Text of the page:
If ever there was an elected official who should be modeling full transparency and good financial practices, it's the county superintendent of schools.
As administrator of the county Office of Education, the superintendent oversees schooling for students in the juvenile justice system and teen mothers, teacher training programs, and curriculum development and technology assistance for districts.
But the superintendent also has a key responsibility to oversee finances of the 18 school districts in the county, to sound alarms when one is heading for a financial cliff or unrealistically addressing its accounting. For that reason, the superintendent must lead by fiscal example.
Under Superintendent Sheila Jordan, the Alameda County Office of Education has a prudent general fund balance of about $23.6 million, but also faces significantly increasing pension costs in the next few years.
Meanwhile, Jordan has failed to adequately address the approximately $6.5 million unfunded liability for workers' retiree health benefits. By failing to place the minimum payments in a trust fund, the office continues to allow that debt to grow.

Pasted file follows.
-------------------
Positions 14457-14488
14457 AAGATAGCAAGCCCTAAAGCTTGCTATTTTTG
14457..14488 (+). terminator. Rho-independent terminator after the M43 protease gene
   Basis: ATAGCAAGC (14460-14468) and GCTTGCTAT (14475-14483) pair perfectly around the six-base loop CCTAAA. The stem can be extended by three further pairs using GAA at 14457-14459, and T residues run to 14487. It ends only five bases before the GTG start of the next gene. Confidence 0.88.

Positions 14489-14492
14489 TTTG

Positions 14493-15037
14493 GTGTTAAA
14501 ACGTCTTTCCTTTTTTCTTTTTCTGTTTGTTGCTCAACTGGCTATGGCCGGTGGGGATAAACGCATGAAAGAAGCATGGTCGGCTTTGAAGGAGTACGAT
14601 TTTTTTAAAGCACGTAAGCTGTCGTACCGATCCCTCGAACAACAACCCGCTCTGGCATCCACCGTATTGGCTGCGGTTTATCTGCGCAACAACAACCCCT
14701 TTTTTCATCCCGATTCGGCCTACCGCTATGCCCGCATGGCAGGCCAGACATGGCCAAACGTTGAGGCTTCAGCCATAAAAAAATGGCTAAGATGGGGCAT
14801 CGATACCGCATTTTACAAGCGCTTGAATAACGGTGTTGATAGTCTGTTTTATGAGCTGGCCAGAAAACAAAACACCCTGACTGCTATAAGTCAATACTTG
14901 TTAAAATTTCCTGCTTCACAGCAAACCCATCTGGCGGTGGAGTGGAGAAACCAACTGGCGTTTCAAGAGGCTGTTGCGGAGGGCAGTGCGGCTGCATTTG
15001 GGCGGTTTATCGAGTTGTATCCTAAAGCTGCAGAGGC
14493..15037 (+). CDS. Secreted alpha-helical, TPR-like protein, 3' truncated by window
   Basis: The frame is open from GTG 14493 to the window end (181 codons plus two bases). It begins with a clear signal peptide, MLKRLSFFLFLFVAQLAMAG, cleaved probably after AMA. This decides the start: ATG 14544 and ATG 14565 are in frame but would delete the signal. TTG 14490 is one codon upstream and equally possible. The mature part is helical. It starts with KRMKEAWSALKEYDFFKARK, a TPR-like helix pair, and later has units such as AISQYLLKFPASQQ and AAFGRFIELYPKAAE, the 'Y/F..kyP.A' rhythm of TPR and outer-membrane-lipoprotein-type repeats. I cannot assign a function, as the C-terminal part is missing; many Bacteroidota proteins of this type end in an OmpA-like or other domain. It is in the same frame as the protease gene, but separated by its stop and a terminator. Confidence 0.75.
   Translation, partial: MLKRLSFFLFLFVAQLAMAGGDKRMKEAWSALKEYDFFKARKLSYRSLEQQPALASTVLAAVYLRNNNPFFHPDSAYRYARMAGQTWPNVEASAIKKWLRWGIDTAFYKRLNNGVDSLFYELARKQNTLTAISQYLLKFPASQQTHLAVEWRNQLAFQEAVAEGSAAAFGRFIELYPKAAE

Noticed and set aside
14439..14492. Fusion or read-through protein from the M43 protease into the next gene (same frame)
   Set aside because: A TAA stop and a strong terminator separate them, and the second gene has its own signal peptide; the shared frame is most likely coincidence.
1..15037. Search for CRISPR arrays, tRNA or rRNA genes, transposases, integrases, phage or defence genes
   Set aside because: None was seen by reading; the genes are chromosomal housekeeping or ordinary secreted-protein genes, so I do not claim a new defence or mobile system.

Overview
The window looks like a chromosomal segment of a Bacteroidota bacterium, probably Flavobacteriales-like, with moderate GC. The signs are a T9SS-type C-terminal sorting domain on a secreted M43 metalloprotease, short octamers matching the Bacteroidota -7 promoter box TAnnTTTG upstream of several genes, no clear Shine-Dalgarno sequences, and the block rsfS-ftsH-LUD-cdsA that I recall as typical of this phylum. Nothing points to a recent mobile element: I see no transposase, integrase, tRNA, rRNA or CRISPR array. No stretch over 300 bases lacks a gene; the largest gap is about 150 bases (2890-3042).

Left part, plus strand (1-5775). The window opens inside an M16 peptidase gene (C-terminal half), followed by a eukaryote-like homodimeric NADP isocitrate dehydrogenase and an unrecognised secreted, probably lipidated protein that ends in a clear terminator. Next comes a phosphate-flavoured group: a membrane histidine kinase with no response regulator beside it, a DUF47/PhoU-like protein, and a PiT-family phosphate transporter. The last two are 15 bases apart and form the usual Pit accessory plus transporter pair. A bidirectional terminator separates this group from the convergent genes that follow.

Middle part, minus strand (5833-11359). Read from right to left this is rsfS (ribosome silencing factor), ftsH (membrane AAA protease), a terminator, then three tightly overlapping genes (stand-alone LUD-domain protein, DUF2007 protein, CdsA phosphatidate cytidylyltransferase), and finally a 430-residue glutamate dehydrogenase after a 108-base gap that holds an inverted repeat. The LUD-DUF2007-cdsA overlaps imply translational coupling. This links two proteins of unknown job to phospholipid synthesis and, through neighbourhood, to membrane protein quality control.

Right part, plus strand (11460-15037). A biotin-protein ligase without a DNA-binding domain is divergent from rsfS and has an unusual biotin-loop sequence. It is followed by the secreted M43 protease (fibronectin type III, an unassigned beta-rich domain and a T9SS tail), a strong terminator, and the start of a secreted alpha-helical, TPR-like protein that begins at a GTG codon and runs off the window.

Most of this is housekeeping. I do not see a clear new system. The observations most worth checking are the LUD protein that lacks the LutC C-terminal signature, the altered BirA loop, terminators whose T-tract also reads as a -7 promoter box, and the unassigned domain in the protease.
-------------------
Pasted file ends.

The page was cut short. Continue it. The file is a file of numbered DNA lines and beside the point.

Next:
With Jordan preparing to retire, the election of her successor provides an opportunity for voters to choose someone who is prepared to address the financial challenges ahead.
Of the five candidates running, Pleasanton school board Trustee Jeff Bowser clearly demonstrates the best comprehension. A former teacher and assistant principal, he headed a 1990s county Office of Education program aimed at bringing Internet access and technology to schools.
He went on to technology work for the private sector while serving on the school board, and thus brings an excellent mix of business and education acumen that should serve him well as superintendent.
Meanwhile, Jordan has been grooming Associate Superintendent Karen Monroe to replace her. But the anointed successor hasn't mastered the details of her office's budget as well as we would expect.
While all of the other candidates -- former Assistant Superintendent Naomi Eason, San Lorenzo school Trustee Helen Foster and San Leandro Councilwoman Ursula Reed -- have education experience, none seem ready for the financial responsibilities of the job.
As the budget backstop for school districts, the superintendent should be setting a stellar example. That means not only responsibly paying off debt, but also full public transparency.
We were surprised to find that the office's budget was not available on its website. We were first told to review paper copies either in Hayward or at the Oakland main library. Only after we pressed and complained did the office post the budget on its website like most local government agencies.
Clearly change is needed.